Slow Motion of Confined Molecules: NMR and Broadband Dielectric Spectroscopy Investigations

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Nuclear magnetic resonance (NMR) and broadband dielectric spectroscopy are used to investigate the dynamics of small glass-forming molecules confined to restricted geometries. Ethylene glycol molecules are embedded in the supercages of NaX zeolites. The combined application of NMR and broadband dielectric spectroscopy advances the understanding of the slowing down of the motion near the glass transition temperature of these confined molecules. In combination with nuclear spin relaxation and nuclear magnetic resonance spectroscopy, dielectric relaxation studies on glass forming molecules allow conclusions on the character of the motion. High resolution 1H magic angle spinning (MAS) NMR measurements not only enable a characterisation of the state of the adsorbed molecules via a chemical shift analysis. By means of an analysis of MAS spinning sidebands we may also estimate a correlation time the meaning of which will be discussed in comparison to the results of longitudinal proton spin relaxation measurements. In addition to broadband dielectric spectroscopy slow molecular motions of partially deuterated ethylene glycol adsorbed in NaX are studied by means of 2H NMR line-shape analysis.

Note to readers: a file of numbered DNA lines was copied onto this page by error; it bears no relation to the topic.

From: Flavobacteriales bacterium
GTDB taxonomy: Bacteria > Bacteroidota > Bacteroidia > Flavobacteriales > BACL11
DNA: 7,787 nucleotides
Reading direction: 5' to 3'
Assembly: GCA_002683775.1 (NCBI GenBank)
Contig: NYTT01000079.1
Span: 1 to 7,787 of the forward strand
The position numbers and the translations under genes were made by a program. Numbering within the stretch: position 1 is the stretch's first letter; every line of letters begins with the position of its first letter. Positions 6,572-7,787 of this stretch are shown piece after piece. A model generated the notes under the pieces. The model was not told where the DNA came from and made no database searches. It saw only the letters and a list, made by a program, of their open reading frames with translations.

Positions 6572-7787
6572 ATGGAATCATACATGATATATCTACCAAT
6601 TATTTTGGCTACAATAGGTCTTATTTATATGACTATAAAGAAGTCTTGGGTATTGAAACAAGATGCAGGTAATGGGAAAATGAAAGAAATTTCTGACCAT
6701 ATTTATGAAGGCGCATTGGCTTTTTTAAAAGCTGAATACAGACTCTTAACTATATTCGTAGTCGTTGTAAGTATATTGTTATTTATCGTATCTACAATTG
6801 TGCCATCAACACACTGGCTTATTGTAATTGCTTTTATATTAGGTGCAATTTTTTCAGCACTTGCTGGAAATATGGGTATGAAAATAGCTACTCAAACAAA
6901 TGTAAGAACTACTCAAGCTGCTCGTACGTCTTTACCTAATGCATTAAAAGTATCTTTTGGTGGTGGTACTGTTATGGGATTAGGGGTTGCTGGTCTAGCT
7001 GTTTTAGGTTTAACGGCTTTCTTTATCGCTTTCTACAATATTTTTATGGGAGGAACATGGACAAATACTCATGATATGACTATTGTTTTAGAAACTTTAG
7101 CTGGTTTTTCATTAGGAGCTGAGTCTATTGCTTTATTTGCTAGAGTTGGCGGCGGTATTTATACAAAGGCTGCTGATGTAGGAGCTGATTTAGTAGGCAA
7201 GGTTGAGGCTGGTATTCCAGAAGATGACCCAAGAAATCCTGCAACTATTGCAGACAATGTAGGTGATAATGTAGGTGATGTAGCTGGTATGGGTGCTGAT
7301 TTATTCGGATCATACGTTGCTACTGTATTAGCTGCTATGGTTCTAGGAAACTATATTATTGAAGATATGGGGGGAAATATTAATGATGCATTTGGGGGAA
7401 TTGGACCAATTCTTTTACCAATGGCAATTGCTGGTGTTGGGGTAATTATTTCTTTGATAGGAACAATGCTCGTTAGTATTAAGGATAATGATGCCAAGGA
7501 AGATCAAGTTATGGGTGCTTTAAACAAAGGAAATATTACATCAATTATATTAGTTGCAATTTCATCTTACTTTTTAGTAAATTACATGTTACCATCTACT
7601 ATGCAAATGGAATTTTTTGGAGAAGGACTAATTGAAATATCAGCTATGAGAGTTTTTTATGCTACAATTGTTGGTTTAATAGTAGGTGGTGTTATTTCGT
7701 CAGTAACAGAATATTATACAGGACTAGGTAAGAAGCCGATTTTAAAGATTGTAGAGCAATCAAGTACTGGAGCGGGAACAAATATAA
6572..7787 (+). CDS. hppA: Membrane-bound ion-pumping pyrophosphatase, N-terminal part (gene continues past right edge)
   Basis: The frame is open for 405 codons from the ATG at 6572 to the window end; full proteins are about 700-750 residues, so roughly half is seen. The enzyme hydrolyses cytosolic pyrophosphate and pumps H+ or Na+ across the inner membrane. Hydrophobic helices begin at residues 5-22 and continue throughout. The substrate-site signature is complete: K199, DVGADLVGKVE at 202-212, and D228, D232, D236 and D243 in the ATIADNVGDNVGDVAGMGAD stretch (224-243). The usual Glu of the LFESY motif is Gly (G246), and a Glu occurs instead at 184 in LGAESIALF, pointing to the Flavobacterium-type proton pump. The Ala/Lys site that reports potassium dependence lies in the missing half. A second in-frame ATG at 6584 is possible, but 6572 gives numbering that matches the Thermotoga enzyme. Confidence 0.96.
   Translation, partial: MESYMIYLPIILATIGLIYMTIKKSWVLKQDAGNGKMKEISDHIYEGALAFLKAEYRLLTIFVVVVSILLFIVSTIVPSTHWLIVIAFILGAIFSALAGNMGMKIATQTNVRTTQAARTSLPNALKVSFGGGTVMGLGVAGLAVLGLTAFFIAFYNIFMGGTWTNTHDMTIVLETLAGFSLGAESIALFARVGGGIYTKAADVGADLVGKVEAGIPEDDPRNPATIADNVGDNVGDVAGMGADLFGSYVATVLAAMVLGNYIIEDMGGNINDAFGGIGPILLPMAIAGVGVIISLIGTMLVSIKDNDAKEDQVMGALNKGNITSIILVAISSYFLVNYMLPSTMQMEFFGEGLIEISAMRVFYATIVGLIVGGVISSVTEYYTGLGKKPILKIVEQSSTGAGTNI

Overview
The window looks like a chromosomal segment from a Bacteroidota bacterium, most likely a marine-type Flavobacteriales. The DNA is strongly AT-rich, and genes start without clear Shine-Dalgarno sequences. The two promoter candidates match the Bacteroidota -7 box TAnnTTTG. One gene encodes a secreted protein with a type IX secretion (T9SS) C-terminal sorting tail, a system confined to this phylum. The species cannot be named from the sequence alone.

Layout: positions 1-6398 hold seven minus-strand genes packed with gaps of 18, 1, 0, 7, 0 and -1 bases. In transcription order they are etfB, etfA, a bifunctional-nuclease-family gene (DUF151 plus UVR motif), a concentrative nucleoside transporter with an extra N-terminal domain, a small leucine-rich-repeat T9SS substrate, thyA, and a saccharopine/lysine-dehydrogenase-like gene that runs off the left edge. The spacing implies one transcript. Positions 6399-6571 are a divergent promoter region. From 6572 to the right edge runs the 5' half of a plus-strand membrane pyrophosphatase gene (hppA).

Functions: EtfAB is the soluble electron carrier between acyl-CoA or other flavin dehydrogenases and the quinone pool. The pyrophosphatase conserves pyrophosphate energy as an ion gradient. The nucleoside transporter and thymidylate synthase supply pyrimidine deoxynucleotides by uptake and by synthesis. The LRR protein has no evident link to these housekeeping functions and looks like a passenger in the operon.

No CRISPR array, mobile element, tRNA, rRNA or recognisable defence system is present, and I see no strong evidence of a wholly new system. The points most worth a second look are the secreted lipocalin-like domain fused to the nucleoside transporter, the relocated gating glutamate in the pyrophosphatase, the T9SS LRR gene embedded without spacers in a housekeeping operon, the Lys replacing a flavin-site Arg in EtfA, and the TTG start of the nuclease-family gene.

Document Type: Research Article


Publication date: February 1, 2008

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  • Journal for Nanoscience and Nanotechnology (JNN) is an international and multidisciplinary peer-reviewed journal with a wide-ranging coverage, consolidating research activities in all areas of nanoscience and nanotechnology into a single and unique reference source. JNN is the first cross-disciplinary journal to publish original full research articles, rapid communications of important new scientific and technological findings, timely state-of-the-art reviews with author's photo and short biography, and current research news encompassing the fundamental and applied research in all disciplines of science, engineering and medicine.
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